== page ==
12. 12.
    Soriguer F, Gutierrez-Repiso C, Gonzalez-Romero S, Olveira G, Garriga MJ, Velasco I et al (2011) Iodine concentration in cow’s milk and its relation with urinary iodine concentrations in the population. Clin Nutr 30:44–48CrossRefGoogle Scholar
  13. 13.
    Saggiorato E, Arecco F, Mussa A, Sacerdote C, Rossetto R, Origlia C et al (2006) Goiter prevalence and urinary iodine status in urban and rural/mountain areas of Piedmont region. J Endocrinol Invest 29:67–73Google Scholar
  14. 14.
    Duarte GC, Tomimori EK, de Camargo RY, Catarino RM, Ferreira JE, Knobel M et al (2009) Excessive iodine intake and ultrasonographic thyroid abnormalities in schoolchildren. J Pediatr Endocrinol Metab 22:327–334Google Scholar
  15. 15.
    Fountoulakis S, Philippou G, Tsatsoulis A (2007) The role of iodine in the evolution of thyroid disease in Greece: from endemic goiter to thyroid autoimmunity. Hormones (Athens) 6:25–35Google Scholar
  16. 16.
    Li M, Liu DR, Qu CY, Zhang PY, Qian QD, Zhang CD et al (1987) Endemic goitre in central China caused by excessive iodine intake. Lancet 2:257–259Google Scholar
  17. 17.
    Suzuki H, Higuchi T, Sawa K, Ohtaki S, Horiuchi Y (1965) “Endemic coast goitre” in Hokkaido, Japan. Acta Endocrinol (Copenh) 50:161–176Google Scholar
  18. 18.
    Zimmermann MB, Ito Y, Hess SY, Fujieda K, Molinari L (2005) High thyroid volume in children with excess dietary iodine intakes. Am J Clin Nutr 81:840–844Google Scholar
  19. 19.
    Kim JY, Moon SJ, Kim KR, Sohn CY, Oh JJ (1998) Dietary iodine intake and urinary iodine excretion in normal Korean adults. Yonsei Med J 39:355–362Google Scholar
  20. 20.
    Chung HR, Shin CH, Yang SW, Choi CW, Kim BI (2009) Subclinical hypothyroidism in Korean preterm infants associated with high levels of iodine in breast milk. J Clin Endocrinol Metab 94:4444–4447CrossRefGoogle Scholar
  21. 21.
    Choi J, Kim HS, Hong DJ, Lim H, Kim JH (2012) Urinary iodine and sodium status of urban Korean subjects: a pilot study. Clin Biochem 45:596–598CrossRefGoogle Scholar
  22. 22.
    Fuse Y, Saito N, Tsuchiya T, Shishiba Y, Irie M (2007) Smaller thyroid gland volume with high urinary iodine excretion in Japanese schoolchildren: normative reference values in an iodine-sufficient area and comparison with the WHO/ICCIDD reference. Thyroid 17:145–155CrossRefGoogle Scholar
  23. 23.
    Henjum S, Barikmo I, Gjerlaug AK, Mohamed-Lehabib A, Oshaug A, Strand TA et al (2010) Endemic goitre and excessive iodine in urine and drinking water among Saharawi refugee children. Public Health Nutr 13:1472–1477CrossRefGoogle Scholar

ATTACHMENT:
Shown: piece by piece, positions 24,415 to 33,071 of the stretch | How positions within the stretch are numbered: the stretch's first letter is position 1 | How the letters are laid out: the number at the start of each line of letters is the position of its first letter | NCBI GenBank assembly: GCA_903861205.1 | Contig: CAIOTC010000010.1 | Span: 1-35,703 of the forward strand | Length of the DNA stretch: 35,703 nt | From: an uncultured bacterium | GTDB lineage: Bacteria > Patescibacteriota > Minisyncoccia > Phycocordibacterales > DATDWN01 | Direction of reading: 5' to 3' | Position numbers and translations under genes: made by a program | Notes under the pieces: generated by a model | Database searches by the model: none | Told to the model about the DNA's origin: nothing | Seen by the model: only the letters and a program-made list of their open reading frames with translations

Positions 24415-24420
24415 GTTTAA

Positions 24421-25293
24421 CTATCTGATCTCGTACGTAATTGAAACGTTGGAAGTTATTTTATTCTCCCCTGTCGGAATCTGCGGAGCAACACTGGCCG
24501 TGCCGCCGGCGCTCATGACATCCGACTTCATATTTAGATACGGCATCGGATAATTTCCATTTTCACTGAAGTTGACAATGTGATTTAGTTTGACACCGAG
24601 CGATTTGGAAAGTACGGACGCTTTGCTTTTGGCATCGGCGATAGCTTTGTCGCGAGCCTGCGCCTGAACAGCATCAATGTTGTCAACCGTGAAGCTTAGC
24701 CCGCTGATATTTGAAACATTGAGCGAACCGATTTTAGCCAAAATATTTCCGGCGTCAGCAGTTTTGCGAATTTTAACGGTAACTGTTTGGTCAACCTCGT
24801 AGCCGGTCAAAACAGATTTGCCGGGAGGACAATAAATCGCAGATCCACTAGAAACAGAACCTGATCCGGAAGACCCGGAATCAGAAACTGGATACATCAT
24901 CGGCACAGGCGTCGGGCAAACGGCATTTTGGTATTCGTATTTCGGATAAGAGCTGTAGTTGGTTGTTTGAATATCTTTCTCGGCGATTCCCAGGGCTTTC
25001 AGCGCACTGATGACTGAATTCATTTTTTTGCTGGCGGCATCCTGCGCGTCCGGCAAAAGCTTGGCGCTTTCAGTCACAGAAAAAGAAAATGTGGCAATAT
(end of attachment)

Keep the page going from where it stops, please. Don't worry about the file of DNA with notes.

24. 24.
    Kapil U (2010) Excess iodine nutrition in Delhi. Indian Pediatr 47:894CrossRefGoogle Scholar
  25. 25.
    Seal AJ, Creeke PI, Gnat D, Abdalla F, Mirghani Z (2006) Excess dietary iodine intake in long-term African refugees. Public Health Nutr 9:35–39CrossRefGoogle Scholar
  26. 26.
    Hetzel BS (1983) Iodine deficiency disorders (IDD) and their eradication. Lancet 2:1126–1129CrossRefGoogle Scholar
  27. 27.
    WHO/UNICEF/ICCIDD (2007) Assessment of iodine deficiency disorders and monitoring their elimination, 3rd edn. WHO, GenevaGoogle Scholar
  28. 28.
    Hess SY, Zimmermann MB, Staubli-Asobayire F, Tebi A, Hurrell RF (1999) An evaluation of salt intake and iodine nutrition in a rural and urban area of the Cote d’Ivoire. Eur J Clin Nutr 53:680–686CrossRefGoogle Scholar

Copyright information

© Springer-Verlag Berlin Heidelberg 2013

Authors and Affiliations

  • Jeehhun Lee
    • 1
  • Jeong Hyun Kim
    • 2
  • Soo-Youn Lee
    • 3
  • Jun Hwa Lee
    • 4
    Email author
  1. 1.Department of Pediatrics, Samsung Medical CenterSungkyunkwan University School of MedicineSeoulRepublic of Korea
  2. 2.Department of Laboratory Medicine, Samsung Changwon HospitalSungkyunkwan University School of MedicineChangwonRepublic of Korea
  3. 3.Department of Laboratory Medicine and Genetics, Samsung Medical CenterSungkyunkwan University School of MedicineSeoulRepublic of Korea
  4. 4.Department of Pediatrics, Samsung Changwon HospitalSungkyunkwan University School of MedicineChangwonRepublic of Korea

Personalised recommendations